On a Sunday afternoon over Labor Day weekend, a masked man, armed with a gun, burst through the doors of an Albuquerque medical cannabis dispensary. About two minutes later, he walked back out the door, with an estimated $5,000 worth of cannabis products. In that time, the man hopped over a glass display case and corralled employees and at least one patient into one spot while he emptied a large jar of cannabis—and seconds later cannabis concentrates from the display case—into a bag. After he left, the man got into a car waiting in the back and sped off. All of it was caught on security cameras.
In body camera footage from the Albuquerque Police Department, one of the employees can be heard recounting what the man said.
“He asked if we had families and he was like, ‘Then you understand why I have to do this,’” the employee said.
A potential new party to a lawsuit filed against the New Mexico Department of Health could further complicate the issue of how much medical cannabis is enough for the state.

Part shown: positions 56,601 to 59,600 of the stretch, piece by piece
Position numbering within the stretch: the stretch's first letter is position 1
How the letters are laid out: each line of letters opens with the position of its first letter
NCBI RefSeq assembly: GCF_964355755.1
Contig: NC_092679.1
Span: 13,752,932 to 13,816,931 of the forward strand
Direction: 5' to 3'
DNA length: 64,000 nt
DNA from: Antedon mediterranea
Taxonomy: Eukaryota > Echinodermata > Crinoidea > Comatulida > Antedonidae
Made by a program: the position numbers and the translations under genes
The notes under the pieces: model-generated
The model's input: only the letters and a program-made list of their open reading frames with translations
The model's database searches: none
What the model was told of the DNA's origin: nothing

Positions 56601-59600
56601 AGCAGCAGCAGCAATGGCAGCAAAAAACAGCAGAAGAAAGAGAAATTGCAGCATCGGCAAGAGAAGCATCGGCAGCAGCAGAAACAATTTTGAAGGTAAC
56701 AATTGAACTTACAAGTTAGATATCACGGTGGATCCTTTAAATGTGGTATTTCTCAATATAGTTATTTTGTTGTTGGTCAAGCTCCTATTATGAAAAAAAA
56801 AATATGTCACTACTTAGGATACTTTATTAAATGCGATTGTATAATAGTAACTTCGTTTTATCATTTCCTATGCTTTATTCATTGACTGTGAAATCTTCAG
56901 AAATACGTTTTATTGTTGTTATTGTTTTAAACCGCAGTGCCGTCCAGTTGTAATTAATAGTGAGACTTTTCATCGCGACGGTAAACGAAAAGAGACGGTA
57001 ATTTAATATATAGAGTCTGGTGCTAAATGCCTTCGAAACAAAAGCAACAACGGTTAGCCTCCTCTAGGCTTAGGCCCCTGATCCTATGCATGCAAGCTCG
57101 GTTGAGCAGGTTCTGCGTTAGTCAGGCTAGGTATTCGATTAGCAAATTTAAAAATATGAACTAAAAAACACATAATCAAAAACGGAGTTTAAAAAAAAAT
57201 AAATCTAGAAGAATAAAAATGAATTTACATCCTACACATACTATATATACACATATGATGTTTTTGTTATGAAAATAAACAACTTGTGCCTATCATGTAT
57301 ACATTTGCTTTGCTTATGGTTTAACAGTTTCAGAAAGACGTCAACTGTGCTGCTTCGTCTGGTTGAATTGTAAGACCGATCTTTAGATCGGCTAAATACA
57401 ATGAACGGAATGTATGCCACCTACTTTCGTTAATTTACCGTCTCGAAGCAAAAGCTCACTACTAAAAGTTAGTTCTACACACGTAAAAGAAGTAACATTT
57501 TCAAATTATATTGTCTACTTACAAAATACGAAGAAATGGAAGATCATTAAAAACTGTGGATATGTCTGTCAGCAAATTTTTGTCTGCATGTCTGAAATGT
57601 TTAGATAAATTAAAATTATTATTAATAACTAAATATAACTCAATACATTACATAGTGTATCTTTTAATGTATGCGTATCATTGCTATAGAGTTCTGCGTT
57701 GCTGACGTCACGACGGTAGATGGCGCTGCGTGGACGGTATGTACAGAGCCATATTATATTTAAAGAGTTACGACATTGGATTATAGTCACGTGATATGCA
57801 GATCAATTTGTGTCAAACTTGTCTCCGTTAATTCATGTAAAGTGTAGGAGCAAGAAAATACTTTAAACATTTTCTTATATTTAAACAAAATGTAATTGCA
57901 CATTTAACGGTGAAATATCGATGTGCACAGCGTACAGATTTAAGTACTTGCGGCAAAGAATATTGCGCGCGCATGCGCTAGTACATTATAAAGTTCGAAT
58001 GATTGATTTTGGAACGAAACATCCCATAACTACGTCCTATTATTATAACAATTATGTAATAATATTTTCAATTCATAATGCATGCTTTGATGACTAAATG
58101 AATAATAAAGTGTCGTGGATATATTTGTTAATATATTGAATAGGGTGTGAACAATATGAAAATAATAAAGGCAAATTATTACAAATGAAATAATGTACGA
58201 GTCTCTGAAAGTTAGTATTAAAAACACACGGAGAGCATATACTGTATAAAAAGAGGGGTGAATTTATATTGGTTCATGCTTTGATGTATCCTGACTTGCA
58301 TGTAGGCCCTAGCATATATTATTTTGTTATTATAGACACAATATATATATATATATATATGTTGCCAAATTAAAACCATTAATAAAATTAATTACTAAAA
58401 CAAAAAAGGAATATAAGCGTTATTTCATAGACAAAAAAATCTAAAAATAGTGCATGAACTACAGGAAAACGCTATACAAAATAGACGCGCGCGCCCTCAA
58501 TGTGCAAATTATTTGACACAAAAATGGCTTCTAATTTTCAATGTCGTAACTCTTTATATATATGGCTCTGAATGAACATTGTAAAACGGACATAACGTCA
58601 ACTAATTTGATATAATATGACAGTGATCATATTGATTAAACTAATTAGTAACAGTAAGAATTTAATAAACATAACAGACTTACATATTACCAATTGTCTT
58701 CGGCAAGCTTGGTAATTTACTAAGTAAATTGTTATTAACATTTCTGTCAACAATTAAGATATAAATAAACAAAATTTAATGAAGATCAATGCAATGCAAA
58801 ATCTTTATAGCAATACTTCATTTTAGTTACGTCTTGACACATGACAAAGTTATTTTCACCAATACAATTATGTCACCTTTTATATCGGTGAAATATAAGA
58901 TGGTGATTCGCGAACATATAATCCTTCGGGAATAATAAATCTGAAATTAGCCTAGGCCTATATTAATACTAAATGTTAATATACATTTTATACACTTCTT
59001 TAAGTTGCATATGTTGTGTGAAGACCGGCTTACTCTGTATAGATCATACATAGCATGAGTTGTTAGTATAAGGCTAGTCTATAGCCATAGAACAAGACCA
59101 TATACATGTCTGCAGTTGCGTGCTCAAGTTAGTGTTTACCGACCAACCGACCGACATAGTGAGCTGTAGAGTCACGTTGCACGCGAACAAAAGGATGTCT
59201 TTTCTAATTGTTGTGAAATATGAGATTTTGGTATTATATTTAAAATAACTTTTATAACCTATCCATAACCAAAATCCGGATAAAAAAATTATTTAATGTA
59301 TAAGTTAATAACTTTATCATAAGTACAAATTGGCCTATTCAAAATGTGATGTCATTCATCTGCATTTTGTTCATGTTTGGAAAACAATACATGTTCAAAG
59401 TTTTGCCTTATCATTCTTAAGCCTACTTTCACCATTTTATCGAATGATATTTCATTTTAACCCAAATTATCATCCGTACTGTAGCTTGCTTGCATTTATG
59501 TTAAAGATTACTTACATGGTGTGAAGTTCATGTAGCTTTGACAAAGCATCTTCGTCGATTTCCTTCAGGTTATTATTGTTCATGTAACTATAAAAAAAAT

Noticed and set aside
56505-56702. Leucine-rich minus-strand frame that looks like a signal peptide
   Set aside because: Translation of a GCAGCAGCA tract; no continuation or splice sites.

Medical cannabis producer R. Greenleaf has asked a state judge to allow the company to intervene in a lawsuit filed by three other medical cannabis companies that argue the state’s mandated limit on cannabis plants should be raised to better meet demands. R. Greenleaf, through its lawyer, argued that the three producers calling for a higher plant limit are not representative of the rest of the medical cannabis industry. Earlier this year, R. Greenleaf submitted its own study to the DOH and argued that producers need less than 1,500 plants to adequately supply patients with cannabis.